Healthworker Nura Ibrahim administers a vaccine at a school in a remote community in Jigawa State, Nigeria

Saving children with vaccines

By Fareha Raida Islam
2024-05-02

Globally, vaccines are one of the main drivers behind the decline in child mortality over the past 30 years. Vaccine coverage has improved greatly over the past decades: a graph from the Child Atlas below shows trends in data on the percentage of infants who received three doses of diphtheria, pertussis, and tetanus vaccine (DPT3), a crucial vaccine in childhood immunisation, from 1980 to 2022 . The global percentage of infants receiving three doses of the DTP3 vaccine increased from 20% to 84% compared to an increase from 1% to 69% in West and Central Africa. The trend lines show a considerable gap in the progress between children in the rest of the world and children in West and Central Africa. However, the steady increase in vaccination rates is threatened by several factors: for instance, the COVID-19 pandemic led to the suspension of several immunisation campaigns.

Global trends and projections of DPT3 vaccination The Child Atlas also depicts the most recent data on the same in global, regional, and national maps. Let's look at the one on West and Central Africa below. The map shows that DPT3 vaccine coverage differs widely among neighbouring countries in the region, from 99% in Ghana, to 60% in Gabon, to less than half the population in Guinea (47%) and Central African Republic (42%). This shows that the regional average conceals the varying rates of vaccine coverage in countries across the region which provide interesting insights.

Regional inequalities in vaccination in West and Central Africa The Child Atlas also allows us to look into the trends of individual nations within the region. For instance, looking into the change over time in Ghana, Guinea, and Equatorial Guinea as shown below, we see a nuanced picture of progress and stagnation. Ghana's rise from the bottom in 1980 through a steady increase to achieving nearly full coverage in 2022 is exemplary for other countries in the region. It shows that with the right support, policy and investment, any country from any part of the world can deliver on crucial child rights, such as vaccination. In contrast, we see Equatorial Guinea's rollercoaster journey with a noticeable sharp rise in the mid-1980s, followed by a sharp fall in the late 1990s. After some more up and down, from 2010 onwards, there has been no observable progress in vaccine coverage from around 50%. Guinea experienced a surge in child vaccinations in the early 1990s but in later years, it failed to maintain the momentum of its progress. Regrettably, from 2010 onwards, there was a fall in the share of infants who received the DTP3 vaccine in Guinea. Since then, progress has been flat, and it has the lowest coverage among the three countries. The DTP3 vaccines are three doses, and many children remain under-vaccinated, meaning that they do not complete all the three doses. Low first-dose (DPT1) coverage and high relative dropout before the third dose together drove low DPT3 coverage in Equatorial Guinea and Guinea. These are worrying trends and serves as a poignant reminder of the work that lies ahead.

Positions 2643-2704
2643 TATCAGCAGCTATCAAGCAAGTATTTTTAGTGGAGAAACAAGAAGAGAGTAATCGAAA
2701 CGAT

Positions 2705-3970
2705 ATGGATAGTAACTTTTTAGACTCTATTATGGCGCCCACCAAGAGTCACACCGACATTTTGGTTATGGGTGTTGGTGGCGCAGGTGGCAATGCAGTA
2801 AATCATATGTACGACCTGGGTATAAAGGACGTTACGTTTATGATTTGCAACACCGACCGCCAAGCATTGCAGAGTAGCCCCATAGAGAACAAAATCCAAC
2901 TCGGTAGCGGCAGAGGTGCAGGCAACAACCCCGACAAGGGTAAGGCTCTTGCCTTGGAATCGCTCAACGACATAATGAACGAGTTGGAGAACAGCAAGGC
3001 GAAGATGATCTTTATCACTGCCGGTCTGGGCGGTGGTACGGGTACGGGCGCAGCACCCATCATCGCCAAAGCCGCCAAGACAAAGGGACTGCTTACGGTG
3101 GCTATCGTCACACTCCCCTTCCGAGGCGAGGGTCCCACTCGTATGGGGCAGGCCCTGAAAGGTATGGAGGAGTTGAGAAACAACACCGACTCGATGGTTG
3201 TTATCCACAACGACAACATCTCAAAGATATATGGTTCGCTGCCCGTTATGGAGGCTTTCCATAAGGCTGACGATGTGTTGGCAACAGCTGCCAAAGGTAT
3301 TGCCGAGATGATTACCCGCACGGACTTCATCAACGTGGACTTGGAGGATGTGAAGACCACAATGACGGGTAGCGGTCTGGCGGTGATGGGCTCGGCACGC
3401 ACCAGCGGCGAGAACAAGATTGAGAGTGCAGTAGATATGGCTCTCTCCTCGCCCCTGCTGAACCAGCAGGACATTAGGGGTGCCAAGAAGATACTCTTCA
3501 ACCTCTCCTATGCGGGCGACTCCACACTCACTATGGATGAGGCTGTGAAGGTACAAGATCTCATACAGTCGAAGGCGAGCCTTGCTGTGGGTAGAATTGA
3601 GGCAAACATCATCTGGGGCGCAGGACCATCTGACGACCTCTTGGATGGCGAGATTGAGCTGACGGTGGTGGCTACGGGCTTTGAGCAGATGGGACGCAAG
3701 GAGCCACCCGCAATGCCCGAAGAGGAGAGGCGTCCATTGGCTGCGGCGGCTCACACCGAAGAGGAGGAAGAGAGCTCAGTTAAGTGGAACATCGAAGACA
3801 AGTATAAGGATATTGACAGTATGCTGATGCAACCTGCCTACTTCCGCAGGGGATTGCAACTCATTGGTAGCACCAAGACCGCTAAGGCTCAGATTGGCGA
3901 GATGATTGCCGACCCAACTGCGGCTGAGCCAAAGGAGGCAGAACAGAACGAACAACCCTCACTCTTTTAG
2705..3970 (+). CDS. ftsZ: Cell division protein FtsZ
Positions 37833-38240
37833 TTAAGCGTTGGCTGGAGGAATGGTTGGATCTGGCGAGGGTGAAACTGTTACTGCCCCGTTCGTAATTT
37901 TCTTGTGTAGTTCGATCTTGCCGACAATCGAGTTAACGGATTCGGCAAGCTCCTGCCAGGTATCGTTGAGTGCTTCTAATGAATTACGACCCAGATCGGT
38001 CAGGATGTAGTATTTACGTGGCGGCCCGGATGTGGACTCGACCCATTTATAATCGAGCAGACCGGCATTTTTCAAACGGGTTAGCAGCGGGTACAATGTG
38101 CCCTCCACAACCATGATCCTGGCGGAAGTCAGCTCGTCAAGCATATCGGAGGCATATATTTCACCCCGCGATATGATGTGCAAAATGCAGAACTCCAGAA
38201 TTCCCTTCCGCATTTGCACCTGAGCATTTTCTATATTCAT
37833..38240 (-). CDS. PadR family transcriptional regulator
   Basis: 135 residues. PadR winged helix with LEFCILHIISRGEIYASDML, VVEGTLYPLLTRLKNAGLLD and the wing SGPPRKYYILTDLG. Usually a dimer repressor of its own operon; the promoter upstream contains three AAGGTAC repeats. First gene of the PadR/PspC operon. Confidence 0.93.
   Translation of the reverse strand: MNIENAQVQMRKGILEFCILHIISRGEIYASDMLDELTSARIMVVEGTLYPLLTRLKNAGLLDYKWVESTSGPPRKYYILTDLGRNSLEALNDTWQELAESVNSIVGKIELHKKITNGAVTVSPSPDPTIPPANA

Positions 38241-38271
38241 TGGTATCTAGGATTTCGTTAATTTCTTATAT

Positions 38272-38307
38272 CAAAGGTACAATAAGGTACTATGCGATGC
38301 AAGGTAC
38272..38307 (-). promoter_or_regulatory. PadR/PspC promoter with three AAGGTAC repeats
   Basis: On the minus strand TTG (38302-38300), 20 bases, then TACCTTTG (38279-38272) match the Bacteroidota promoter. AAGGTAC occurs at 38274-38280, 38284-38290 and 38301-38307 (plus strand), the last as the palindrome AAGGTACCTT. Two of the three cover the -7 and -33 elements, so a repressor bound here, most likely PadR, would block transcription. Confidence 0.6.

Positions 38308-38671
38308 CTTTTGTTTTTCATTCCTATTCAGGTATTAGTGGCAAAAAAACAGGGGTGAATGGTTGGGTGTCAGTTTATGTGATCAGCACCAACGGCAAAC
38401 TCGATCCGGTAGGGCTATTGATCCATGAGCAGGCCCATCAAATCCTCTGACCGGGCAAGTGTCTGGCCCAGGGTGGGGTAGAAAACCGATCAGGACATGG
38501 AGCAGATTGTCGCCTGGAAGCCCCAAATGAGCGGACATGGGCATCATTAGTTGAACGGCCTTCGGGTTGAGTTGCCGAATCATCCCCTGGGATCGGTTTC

Cross-country DPT3 trends.png Investments in vaccinations have multiple returns to children as well as governments. The Sustainable Development Goal (SDG) target 3.8 calls for access to safe, effective, quality, and affordable vaccines for all. Increasing the coverage of child vaccinations is expected to have catalytic impacts on other SDG targets and indicators. For instance, if Equatorial Guinea and Guinea can vaccinate more children, it will be more likely for these countries to achieve the SDG target of under-five mortality. Moreover, the return on investment for immunization has been estimated to be US $44 for every dollar invested, including broader social and economic benefits. In West and Central Africa, concrete steps and concerted efforts of the global community and local stakeholders is needed to accomplish SDG 3.8 and change the trajectory of progress for countries like Guinea and Equatorial Guinea.

Low rates of child vaccinations in West and Central African countries elucidate the vulnerabilities of children living in these countries and underscore the necessity of improving vaccine delivery systems. On the supply side, local production of vaccines, wherever possible, will be conducive to effective mass vaccination needed to achieve universal coverage of all children in West and Central Africa. The G7 should prioritize investment and collaboration with emerging market manufacturers to boost manufacturing capacity in poorer countries. Donors that have committed a minimum of 0.7% of GNI on ODA should make serious efforts to meet this target with increased spending on health ODA. On the demand side, carefully designed public awareness campaigns must be continued through traditional methods, conventional media outlets, and social media to dispel myths about child vaccinations and encourage more people to get their children vaccinated. The global community together with local actors must strive for a world where no child will be left unvaccinated from life-threatening infectious diseases.

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